Stephanie writes young adult contemporary novels and is the creator of GoTeenWriters.com. Her novels include The Reinvention of Skylar Hoyt series (Revell) and the Ellie Sweet books (Birch House Press). You can connect with her on Facebook, Twitter, Pinterest, and check out samples of her work on her author website including the free novella, Throwing Stones.
(This post is part of the Writing A Novel From Beginning to End series. You can find other posts from this series on the Looking For Something Specific? tab.)
Last week, I talked about chapters two and three of your manuscript, and I briefly touched on the question many new writers ask, which is "When do I introduce new POV characters? How many should I have?"
In classics, you might notice that stories tend to be told from the point of view of someone outside the major characters. Maybe it's the author—Jane Austen, as well as many others, tended to do this—or sometimes authors used the "double narrator" technique. This happened in Wuthering Heights by Charlotte Bronte where a man completely removed from the story winds up at Heathcliff's house and is told the story of Catherine and Heathcliff by one of the household servants.
If you're writing for a modern audience, I wouldn't recommend this style of storytelling. It certainly isn't wrong, but most books are currently written in first person or what we call deep third. Some are omniscient, like Ally Carter's Heist Society, Anna Godbersen's Luxe series, or Magyk by Angie Sage. The omniscient point of view is different from what we call head-hopping, and it's a unique kind of beast. I've never written in it, so I won't pretend to be smart about it.
While many stories have multiple POV characters—by which I mean characters who tell us the story from their perspective—most modern stories have only one main character. But how do you know how many POV characters your story needs?
1. Consider your genre.
Many genres have their own unofficial rules when it comes to POV characters. For example, epic fantasy novels tend to have many, many point of view characters whereas "regular" fantasy (for lack of a better term) has significantly less. Romance novels usually have two—the hero and heroine—though sometimes a third is added. This is one of the reasons why it's smart to read a lot of books in your genre, because you'll naturally absorb storytelling techniques like this.
2. Consider the scope of the story.
Does your story span generations, or does it tell about a week in someone's life? Are we following a large group on a quest, a couple as they fall in love, or an individual as she navigates her parents' vicious divorce?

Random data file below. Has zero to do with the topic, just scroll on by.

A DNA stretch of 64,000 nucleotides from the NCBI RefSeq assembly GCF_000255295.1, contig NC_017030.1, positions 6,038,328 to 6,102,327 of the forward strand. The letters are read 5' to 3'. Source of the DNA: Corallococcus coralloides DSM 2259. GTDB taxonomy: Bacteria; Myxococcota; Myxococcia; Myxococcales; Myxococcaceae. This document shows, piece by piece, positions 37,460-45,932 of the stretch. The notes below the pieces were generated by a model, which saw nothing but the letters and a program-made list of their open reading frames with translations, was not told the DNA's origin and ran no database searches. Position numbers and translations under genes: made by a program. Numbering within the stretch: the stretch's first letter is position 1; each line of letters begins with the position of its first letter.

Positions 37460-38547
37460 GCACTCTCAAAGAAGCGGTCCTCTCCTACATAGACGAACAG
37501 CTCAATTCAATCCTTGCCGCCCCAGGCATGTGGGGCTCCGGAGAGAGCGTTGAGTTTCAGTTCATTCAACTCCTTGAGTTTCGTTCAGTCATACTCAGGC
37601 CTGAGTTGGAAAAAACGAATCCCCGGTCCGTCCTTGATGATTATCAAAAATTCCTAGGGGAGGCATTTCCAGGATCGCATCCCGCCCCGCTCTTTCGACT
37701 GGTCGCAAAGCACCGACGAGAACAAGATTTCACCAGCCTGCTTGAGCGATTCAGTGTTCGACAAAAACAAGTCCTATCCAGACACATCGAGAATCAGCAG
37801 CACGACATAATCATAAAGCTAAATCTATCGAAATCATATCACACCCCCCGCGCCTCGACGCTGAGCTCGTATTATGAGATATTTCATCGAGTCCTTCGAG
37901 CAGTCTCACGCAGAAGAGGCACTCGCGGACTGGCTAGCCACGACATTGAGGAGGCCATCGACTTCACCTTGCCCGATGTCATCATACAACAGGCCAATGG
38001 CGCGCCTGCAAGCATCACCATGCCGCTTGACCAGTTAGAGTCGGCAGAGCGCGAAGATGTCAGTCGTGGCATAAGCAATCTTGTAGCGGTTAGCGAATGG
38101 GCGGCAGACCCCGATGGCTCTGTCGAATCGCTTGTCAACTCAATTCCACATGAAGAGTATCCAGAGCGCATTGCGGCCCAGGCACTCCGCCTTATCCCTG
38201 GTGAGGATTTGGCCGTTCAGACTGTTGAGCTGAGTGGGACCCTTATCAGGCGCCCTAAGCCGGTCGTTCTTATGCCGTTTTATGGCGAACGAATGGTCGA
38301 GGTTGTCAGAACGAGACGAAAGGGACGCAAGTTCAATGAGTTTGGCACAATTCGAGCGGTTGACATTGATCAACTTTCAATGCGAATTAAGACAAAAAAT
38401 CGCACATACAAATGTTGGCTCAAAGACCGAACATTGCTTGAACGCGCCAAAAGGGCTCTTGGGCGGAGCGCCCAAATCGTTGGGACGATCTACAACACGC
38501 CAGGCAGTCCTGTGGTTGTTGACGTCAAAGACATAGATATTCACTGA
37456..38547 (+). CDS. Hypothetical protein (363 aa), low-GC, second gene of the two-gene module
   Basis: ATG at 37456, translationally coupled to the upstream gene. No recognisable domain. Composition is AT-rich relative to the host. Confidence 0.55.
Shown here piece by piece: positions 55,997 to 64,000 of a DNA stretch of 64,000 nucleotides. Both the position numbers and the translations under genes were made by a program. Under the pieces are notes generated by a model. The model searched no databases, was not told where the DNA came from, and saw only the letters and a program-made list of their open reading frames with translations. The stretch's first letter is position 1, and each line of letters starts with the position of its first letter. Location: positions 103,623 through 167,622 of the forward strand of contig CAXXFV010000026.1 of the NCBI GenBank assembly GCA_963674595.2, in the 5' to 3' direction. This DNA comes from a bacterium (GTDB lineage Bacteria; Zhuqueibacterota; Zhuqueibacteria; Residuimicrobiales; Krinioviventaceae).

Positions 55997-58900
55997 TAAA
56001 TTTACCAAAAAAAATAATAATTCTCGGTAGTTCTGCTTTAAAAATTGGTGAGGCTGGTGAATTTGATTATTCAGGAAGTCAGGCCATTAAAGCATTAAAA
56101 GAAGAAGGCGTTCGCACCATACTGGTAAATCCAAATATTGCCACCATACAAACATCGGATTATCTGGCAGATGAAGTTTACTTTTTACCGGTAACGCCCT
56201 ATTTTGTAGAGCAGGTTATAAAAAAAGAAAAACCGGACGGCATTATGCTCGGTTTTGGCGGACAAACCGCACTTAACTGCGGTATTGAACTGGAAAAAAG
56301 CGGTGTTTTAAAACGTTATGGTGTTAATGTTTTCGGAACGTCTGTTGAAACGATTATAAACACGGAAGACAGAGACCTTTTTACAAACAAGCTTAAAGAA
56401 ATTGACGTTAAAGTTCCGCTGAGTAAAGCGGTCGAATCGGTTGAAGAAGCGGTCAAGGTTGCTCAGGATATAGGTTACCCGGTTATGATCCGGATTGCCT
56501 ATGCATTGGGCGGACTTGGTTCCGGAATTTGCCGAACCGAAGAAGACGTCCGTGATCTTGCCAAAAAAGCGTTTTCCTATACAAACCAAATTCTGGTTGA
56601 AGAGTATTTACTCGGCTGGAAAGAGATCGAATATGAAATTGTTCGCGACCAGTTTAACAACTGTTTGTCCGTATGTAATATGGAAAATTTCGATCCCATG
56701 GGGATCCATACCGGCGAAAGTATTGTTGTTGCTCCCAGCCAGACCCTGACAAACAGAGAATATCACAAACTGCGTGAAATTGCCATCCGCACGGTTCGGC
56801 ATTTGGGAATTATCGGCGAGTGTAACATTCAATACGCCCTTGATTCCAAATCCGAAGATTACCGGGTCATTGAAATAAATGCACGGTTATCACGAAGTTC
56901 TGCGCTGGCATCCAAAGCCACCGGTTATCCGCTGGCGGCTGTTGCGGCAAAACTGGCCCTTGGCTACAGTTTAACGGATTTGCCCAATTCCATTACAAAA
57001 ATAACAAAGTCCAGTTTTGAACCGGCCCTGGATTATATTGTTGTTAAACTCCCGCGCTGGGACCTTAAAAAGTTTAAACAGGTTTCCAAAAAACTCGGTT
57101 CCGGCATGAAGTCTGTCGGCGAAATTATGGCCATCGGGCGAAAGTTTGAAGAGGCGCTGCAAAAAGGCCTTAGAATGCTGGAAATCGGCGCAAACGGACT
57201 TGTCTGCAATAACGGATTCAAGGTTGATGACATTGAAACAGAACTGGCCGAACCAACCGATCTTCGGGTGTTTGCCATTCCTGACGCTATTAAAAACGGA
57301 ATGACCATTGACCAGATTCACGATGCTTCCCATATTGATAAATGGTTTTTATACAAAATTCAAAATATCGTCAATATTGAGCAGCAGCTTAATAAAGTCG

There's no right or wrong scope for a story, but before you can figure out how many POV characters are needed, you'll want to decide just how broad of a view you intend to show.
3. Consider what each potential POV character brings to the story.
After you have an idea of your genre and your scope, you'll need to ask, "Why do we need this particular character's perspective?" Each POV character should show the story from a unique angle, otherwise the story will have a cluttered, repetitive feel.
Sometimes figuring this out takes trial and error. With the most recent story I wrote, I thought I might need an additional POV character. I gave it a whirl but found that even though he showed us a different side of the story, this character wouldn't be involved in the climax of the novel, and because of that he only distracted from the story I wanted to tell.
How do you structure POV changes within your novel?
Going back to the question that was raised last week, when is it best to introduce new POV characters? This is something you have some artistic freedom in—yay!—though some ways tend to work better than others.
As a reader, I like when authors start with the main character's point of view, and when we get to hang out with them for at least an entire chapter before we change. Again, that's a preference, not a rule. If it's a longer book, I like getting two chapters with the main character before we switch to someone new. Really, you just want to be sure you've provided your reader ample time to get attached to your character.
Changing point of view characters at a chapter break is a nice, natural transition. Especially if you're writing your story with multiple points of view, but all in first person (like in Barbara Kingsolver's Poisonwood Bible, Rainbow Rowell's Eleanor and Park, or Kathryn Stockett's The Help) because then you can label each chapter with the POV character's name. Very helpful, especially in the beginning.
If you want to change POV characters in the middle of a chapter, however, you do that byinserting a scene break and then changing perspective with the next scene. Like this example from A Soft Breath of Wind by Roseanna M. White. (Scene break indicated with the # sign)
Dara slid her eyes shut and drew in a deep breath. Perhaps she should have felt some sorrow over the creature. Perhaps she should have felt some regret. But really, what choice did she have? She did not create the visions. She did not write the future.
If the master needed to blame anyone, he would have to take it up with Jehovah.
In her fortnight aboard this vessel, Tamar had never found herself so very alone. Two other families were traveling to Rome as well, and she had ended up sharing a chamber with four other females, happily.
See how clear it is that we're now viewing the story from another perspective?
Any other questions about POV that I can (attempt to) answer? How many point of view characters do your stories tend to have? Do you like to write in first, third, or omniscient?
Also, this month's Go Teen Writers monthly(ish) newsletter will have lots of tips for organizing your writing life. It'll be sent out later this week and you can sign up here.